Okay, that too. But in order to measure the change in current through the resonant circuit, or voltage change created by a changing current flow, you need current to flow through the circuit under test. The flow was created because the circuit was radiating RF.
I built a few Heathkit devices, including a color television, an oscilloscope, and a printer. Heathkit did an extraordinary job of design in putting together their kits. The assembly documentation was second to none. The color television had at least 5 or 6 manuals, covering the assembly of the circuit boards, the mechanical assembly of the unit, tuning the varius stages, and adjustments to the set. It was a marvelous way of gaining experience in assembly and testing of complex devices. I don't think there are any equivalent systems today that even come close to the experience Heathkit provided.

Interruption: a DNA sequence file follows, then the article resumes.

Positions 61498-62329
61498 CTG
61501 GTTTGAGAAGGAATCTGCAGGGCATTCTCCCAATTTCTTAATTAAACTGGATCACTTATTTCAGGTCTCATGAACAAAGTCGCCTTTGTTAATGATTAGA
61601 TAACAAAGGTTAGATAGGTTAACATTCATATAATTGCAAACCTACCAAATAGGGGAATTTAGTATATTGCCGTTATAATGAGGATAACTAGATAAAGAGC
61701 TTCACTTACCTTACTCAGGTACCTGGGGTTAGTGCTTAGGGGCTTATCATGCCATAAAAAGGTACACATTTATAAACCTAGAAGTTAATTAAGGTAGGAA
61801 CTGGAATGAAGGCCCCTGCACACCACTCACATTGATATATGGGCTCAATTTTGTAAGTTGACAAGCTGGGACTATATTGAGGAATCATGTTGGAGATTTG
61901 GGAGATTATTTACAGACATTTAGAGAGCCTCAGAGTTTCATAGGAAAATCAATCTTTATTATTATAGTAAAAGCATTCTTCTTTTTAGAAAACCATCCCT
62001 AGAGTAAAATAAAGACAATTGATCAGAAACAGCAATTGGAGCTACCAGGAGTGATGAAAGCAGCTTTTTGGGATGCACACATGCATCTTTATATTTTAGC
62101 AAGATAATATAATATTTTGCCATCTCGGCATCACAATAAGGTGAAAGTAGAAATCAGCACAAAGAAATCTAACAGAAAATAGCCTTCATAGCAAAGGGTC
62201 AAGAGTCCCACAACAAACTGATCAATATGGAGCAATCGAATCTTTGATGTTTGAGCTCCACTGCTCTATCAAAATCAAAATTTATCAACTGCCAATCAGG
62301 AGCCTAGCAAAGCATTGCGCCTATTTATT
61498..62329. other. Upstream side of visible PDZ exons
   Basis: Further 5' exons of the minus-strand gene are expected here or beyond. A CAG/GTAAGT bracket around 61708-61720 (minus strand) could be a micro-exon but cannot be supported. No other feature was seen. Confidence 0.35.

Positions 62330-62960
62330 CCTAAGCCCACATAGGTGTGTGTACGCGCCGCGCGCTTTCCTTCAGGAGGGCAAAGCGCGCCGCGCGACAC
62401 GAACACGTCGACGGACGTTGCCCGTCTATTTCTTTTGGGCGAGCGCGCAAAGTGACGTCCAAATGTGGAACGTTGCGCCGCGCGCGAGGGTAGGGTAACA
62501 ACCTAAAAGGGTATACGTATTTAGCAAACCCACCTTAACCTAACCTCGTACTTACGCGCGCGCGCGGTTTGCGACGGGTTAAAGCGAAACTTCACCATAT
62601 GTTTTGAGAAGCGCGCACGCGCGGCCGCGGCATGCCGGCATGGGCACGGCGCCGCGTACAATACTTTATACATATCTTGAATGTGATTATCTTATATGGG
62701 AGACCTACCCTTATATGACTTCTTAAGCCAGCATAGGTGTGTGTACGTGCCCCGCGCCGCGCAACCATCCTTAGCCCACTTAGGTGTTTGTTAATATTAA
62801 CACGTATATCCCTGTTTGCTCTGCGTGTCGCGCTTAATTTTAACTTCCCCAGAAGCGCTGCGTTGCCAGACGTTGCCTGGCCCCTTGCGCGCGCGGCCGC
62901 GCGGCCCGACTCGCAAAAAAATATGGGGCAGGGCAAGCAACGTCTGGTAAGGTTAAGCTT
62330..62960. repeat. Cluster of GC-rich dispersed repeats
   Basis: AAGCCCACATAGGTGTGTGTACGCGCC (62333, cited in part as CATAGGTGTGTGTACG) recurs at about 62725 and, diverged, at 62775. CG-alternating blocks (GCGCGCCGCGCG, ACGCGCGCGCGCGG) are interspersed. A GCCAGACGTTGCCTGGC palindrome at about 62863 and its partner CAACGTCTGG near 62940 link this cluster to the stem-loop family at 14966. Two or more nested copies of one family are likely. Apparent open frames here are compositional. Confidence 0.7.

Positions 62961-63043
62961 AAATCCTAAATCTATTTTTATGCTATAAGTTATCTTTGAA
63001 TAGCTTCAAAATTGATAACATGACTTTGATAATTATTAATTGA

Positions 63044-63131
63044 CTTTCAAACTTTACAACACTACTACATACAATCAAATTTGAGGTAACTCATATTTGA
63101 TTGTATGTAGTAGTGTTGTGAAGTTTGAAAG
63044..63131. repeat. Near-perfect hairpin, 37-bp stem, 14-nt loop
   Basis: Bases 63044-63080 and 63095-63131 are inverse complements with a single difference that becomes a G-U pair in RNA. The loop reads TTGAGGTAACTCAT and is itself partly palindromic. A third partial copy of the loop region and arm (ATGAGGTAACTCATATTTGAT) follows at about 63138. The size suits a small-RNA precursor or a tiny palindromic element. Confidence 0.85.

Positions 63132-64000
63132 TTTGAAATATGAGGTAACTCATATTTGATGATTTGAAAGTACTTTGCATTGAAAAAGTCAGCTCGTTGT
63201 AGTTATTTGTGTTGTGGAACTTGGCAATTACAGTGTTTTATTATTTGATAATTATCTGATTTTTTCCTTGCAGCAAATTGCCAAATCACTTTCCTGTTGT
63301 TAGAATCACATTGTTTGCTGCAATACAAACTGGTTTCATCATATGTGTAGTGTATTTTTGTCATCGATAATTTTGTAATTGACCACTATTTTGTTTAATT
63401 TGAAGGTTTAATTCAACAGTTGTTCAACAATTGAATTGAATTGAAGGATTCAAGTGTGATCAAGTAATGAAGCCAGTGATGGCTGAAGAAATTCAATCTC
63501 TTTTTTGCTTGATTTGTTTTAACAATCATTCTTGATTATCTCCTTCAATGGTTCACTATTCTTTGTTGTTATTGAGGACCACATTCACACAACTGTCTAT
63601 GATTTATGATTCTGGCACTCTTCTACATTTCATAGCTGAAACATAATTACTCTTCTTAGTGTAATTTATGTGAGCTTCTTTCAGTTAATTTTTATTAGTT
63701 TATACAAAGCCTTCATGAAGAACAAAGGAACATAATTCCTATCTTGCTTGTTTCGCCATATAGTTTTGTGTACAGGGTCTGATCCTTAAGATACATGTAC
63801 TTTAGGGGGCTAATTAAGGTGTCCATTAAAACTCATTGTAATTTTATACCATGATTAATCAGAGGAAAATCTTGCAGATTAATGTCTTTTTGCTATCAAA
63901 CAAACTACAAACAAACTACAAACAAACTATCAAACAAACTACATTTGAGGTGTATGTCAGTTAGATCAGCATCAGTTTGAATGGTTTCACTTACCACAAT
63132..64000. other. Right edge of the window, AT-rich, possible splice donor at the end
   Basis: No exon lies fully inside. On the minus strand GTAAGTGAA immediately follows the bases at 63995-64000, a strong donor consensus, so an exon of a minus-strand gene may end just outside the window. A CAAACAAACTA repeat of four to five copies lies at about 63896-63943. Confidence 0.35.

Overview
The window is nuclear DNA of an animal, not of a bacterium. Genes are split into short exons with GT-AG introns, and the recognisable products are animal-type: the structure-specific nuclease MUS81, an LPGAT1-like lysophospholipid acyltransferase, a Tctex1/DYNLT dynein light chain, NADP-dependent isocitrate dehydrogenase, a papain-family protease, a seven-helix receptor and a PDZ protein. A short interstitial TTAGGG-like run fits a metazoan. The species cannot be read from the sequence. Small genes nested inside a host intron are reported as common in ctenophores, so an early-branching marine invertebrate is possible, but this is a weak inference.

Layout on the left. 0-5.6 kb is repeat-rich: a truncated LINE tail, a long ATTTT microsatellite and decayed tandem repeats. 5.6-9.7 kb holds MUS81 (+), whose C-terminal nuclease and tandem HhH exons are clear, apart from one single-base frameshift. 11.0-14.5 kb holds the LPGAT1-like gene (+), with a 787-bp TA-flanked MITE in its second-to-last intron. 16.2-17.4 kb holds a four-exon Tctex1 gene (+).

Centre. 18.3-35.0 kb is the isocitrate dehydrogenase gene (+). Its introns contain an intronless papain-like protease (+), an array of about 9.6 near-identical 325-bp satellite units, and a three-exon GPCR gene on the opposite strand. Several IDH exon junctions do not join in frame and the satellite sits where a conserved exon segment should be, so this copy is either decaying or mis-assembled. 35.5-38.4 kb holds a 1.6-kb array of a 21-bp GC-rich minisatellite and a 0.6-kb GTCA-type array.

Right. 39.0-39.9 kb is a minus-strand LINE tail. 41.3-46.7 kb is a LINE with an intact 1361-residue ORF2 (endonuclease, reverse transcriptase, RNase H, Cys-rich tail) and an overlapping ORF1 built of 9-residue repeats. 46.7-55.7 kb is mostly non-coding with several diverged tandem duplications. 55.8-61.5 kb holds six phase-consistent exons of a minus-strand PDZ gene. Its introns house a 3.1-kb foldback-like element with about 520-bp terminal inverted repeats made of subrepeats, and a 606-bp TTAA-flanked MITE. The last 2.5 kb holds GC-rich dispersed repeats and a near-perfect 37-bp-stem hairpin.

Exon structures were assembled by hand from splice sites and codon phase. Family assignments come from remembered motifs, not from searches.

As a power RF specialist I depedn on my trusty grid dipper. Mine happens to be an Eico 710. It's basically similar to the Heathkit shown but a bit more compact. I carry it in a canvas case originally made for a "brick" cell phone. The instrument and its coil set (The coils live in a mahogany block drilled to accept the pins.) fit perfectly. There is even room for a spare tube, a BNC coil adapter, and the Manual which fits in its own zippered compartment. I previously owned a solid state immitation "grid" dip meter, but it was almost useless so I traded it.
In addition to analyzing resonant circuits, the GDO can test transmission lines for electrical length and measure the distance to shorts or opens. As a wavemeter it detects RF leakage. Amazing versatility for an instrument with just one triode section. I won't leave home without it!
If you are curious about how you'd use a Dip Meter, check out my video on the basics of Dip Meters. In the video, I use a Heathkit Dip Meter, but it is a more modern, solid state version that I built as a kid in the 70s.